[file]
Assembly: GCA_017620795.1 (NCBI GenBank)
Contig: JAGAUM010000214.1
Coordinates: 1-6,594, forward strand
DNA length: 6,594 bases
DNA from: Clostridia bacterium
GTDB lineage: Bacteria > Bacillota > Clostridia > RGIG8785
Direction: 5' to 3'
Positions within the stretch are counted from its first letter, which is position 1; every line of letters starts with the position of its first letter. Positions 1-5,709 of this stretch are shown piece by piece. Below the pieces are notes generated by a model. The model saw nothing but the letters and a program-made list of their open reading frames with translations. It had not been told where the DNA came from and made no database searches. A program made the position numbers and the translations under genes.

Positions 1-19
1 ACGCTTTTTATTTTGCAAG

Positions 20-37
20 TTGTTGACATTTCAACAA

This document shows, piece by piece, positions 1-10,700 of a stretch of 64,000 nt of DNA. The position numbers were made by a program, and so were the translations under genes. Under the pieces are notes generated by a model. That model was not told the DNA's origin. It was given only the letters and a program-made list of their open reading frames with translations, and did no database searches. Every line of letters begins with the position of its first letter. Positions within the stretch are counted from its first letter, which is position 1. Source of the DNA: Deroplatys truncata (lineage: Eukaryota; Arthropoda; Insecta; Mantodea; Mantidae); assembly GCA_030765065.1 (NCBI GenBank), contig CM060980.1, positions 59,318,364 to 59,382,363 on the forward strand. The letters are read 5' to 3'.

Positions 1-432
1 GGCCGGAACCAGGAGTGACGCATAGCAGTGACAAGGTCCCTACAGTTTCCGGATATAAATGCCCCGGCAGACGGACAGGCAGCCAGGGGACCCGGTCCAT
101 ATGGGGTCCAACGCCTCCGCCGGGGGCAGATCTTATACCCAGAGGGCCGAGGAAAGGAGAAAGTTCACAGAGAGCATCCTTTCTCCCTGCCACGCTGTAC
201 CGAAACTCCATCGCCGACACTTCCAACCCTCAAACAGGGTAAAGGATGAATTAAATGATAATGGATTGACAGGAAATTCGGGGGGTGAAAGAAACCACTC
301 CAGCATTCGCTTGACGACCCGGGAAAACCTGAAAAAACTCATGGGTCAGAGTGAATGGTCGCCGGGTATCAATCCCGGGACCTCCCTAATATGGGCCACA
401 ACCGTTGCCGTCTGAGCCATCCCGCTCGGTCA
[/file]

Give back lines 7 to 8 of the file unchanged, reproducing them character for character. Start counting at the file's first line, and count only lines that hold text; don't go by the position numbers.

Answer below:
Direction: 5' to 3'
Positions within the stretch are counted from its first letter, which is position 1; every line of letters starts with the position of its first letter. Positions 1-5,709 of this stretch are shown piece by piece. Below the pieces are notes generated by a model. The model saw nothing but the letters and a program-made list of their open reading frames with translations. It had not been told where the DNA came from and made no database searches. A program made the position numbers and the translations under genes.